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Debbie Hayes

The Fantastic Designs of the French Formal Garden

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June signifies many exciting possibilities for us – school is out and vacations are on top of the mind, home projects begin in earnest and anxious gardeners are crowding the markets to purchase annuals, perennials and vegetable plants. Since we are celebrating all things French during June, a special visual treat for all you gardeners from Chateau de Villandry is in order.

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The principal reason for the existence of a garden is the aesthetic pleasure which it gives to the spectator.” – Jacques Boyceau de La Barauderie, 1638

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The French formal garden style is symmetrical and intended to impose order over nature, quite different from the romantic country gardens found in England. Widely copied by the courts of Europe, formal gardens were wildly popular in the 17th century, beginning with the Gardens of Versailles designed for Louis XIV.

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Must-have elements included a geometric plan, a terrace overlooking the garden so it could be seen in its entirety, and vegetation constrained to demonstrate the mastery of man over nature. Trees were planted in straight lines and trimmed and topped to a certain height. Clearly the residence was the central ornament, with no trees planted close to it, instead featuring low parterres (planting beds) and ornately trimmed bushes. Bodies of water like canals and basins served as mirrors to increase the visual size of the house. Sculptures based on mythological figures marked axes to punctuate intersections.

Very specific and ornate, wouldn’t you agree? Pattern and more pattern in a colorful array everywhere.

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But what about the flowers you may be wondering. Apparently back in the 17th century the flowers were available only in certain specific colors like blue, pink, white and mauve. Brighter colors arrived later in the 1730s due to the discoveries of exotic species made around the world like tulip bulbs from the Netherlands and Turkey.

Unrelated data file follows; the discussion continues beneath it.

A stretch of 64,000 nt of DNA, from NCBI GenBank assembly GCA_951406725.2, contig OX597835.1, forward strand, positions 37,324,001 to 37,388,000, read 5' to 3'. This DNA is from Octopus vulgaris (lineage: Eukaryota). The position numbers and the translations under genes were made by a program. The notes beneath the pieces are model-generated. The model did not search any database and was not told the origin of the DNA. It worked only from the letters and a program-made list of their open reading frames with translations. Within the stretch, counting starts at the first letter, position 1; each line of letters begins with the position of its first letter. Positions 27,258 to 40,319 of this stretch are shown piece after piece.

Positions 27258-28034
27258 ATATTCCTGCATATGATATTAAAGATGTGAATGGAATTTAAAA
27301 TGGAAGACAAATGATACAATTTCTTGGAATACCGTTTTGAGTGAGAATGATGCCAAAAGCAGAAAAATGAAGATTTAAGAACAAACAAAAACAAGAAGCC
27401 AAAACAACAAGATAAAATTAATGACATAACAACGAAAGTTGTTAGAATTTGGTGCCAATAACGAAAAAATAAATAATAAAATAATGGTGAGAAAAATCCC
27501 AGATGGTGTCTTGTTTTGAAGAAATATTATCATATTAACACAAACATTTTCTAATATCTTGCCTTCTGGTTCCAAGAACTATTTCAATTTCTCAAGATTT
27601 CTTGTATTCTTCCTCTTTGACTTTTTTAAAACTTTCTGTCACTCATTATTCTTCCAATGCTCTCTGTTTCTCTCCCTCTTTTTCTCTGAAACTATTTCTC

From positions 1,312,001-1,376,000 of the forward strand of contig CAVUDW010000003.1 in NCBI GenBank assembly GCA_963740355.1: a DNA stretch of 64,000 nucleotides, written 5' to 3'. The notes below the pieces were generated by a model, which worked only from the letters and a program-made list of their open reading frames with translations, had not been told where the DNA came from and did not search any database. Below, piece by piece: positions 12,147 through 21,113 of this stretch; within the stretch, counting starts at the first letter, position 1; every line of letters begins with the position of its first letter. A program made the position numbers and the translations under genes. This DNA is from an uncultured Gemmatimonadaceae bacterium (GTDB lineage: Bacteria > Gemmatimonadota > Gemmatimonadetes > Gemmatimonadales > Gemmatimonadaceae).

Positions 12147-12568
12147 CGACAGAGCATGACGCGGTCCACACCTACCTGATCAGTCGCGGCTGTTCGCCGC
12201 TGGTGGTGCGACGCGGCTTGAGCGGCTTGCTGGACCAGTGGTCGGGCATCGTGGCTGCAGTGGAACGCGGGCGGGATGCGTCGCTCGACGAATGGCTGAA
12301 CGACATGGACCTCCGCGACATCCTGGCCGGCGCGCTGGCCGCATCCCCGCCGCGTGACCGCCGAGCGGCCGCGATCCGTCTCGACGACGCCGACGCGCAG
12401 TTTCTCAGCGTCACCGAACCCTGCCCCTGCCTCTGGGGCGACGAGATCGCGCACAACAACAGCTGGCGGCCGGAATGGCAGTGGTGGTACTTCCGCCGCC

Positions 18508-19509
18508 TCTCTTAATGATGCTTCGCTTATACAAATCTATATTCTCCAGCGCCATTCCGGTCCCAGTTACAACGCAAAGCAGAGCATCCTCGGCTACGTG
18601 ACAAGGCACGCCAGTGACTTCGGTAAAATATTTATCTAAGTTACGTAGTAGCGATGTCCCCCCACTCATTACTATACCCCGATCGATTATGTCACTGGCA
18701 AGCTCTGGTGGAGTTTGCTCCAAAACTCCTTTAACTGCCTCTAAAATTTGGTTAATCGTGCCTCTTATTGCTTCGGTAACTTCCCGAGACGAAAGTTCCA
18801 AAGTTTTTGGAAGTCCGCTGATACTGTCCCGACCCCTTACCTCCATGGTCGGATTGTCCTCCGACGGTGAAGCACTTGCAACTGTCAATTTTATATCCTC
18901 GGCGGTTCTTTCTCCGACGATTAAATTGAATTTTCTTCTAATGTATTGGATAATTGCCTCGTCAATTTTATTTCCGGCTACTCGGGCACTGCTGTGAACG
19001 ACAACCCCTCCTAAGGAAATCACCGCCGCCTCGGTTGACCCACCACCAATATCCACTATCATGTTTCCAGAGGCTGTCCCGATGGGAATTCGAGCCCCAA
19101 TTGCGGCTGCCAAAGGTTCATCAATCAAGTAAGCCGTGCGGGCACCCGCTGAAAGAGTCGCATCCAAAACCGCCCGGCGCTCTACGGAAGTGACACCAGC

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French garden designers considered architecture as the basis of their design. The gardens were a mere extension of the residence, with geometry and perspective being its crucial elements. “Rooms” were created around established walking routes. Hedges created walls and waterways symbolized stairways. Carpets were comprised of grass, trees became alleys while fountains imitated water pouring into carafes.

Beyond spectacular eye candy, the gardens were used as settings for plays, fireworks, and concerts. Unbelievably, full-size ships were constructed to sail on the garden canal at Versailles for Louis XIV.

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Not just for beauty and order alone, large sections of the garden comprised the potager, the vegetable or kitchen garden. In the Medieval times, these gardens were tended by monks and nuns to provide food for the residents of the abbeys and flowers for the altars. No scraggly rows of tomato plants and radishes were found here.

Massive organic tapestries, gardens such as these grew increasingly elaborate and ambitious. Eventually, the garden was no longer a mere decoration for the residence. On the contrary, the chateau served as decoration for the garden.

So how do your gardens stack up? Just kidding. But if you are inspired by French design, be sure to follow Paint+Pattern all month for DIY projects full of both color and pattern, and perhaps some slightly decadent gilding too!

 

2 comments

  1. Hi there,

    My name is Keith Bansh and I’m currently doing my Masters in Landscape Architecture in England.

    I am writing a non-profit student paper entitled ‘Music in the Landscape’ and would like to request copyrights for a particular image in your website.

    It is the 3rd image from the top of your article ‘The Fantastic Designs of the French Formal Garden’.

    Thank you for your time and looking forward to hearing from you soon.

    Kind Regards,
    Keith Bansh.

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